In July 1863, Douglass met with Lincoln in the White House to redress the grievances that the black troops were suffering as second-class citizens. Both men had risen from humble origins to become leaders in America. Only days after their meeting, the president ordered that retaliatory measures be taken for every Union prisoner killed or sold into slavery in violation of the rules of law. Before the end of the war, many black soldiers were receiving equal pay and promotions. During the last two years of the war nearly 200,000 African Americans served in Union regiments. When given the chance to fight, blacks proved as brave as anyone. More than 30,000 blacks died fighting for freedom and the Union. After Lincoln's assassination in April 1865, Mrs. Lincoln presented Douglass with Abe's cane as a token of respect and admiration.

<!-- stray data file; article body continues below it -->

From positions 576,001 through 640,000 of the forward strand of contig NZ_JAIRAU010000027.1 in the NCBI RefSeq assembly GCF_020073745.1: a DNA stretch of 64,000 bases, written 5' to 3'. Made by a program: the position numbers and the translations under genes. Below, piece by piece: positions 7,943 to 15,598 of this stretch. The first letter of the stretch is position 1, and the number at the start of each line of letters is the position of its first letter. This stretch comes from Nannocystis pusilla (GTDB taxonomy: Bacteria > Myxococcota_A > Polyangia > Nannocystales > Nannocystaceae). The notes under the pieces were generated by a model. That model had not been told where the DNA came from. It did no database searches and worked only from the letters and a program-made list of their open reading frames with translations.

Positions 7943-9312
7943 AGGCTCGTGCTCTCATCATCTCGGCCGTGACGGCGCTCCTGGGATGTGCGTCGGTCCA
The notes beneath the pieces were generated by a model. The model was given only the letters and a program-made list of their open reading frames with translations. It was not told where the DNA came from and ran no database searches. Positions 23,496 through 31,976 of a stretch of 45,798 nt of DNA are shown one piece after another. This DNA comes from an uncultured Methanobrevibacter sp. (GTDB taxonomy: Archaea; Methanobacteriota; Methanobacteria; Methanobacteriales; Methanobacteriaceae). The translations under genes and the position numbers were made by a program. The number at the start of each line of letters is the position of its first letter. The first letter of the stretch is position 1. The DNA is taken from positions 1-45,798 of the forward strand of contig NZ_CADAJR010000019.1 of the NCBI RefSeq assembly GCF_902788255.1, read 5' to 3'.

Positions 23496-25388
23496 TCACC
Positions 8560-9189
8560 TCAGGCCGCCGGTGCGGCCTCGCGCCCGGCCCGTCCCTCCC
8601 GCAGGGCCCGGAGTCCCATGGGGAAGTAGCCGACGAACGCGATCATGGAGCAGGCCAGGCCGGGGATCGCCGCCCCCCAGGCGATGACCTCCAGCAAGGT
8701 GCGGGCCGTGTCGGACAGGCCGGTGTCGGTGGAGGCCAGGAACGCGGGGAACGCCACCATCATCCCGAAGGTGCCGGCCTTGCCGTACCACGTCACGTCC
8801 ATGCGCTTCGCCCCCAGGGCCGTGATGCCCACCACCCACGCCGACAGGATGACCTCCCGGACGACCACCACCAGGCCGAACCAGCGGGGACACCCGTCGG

Return to Baltimore
Two weeks after Maryland abolished slavery in 1864, Douglass returned to Fells Point to celebrate. It was his first sojourn in his home state since 1838. He contemplated moving back to the city to live but was dissuaded by friends. They warned that he could be assassinated. Although he never again lived in Baltimore, he returned repeatedly over the years to speak, invest, and revisit the scenes of his tumultuous youth.
       He went to the Strawberry Alley church to join in the emancipation celebration. Sounding a theme of fondness for his home state, he declared that "Maryland is now a glorious free state ... the revolution is genuine, full and complete." He went on to argue that white Marylanders--some of whom were sprinkled throughout the audience--had nothing to fear from racial equality, and that Maryland should move to give blacks the right to vote and hold office. (It was not until 2002, when Republican Michael Steele was elected lieutenant governor, that any African American was voted to statewide higher office in Maryland.)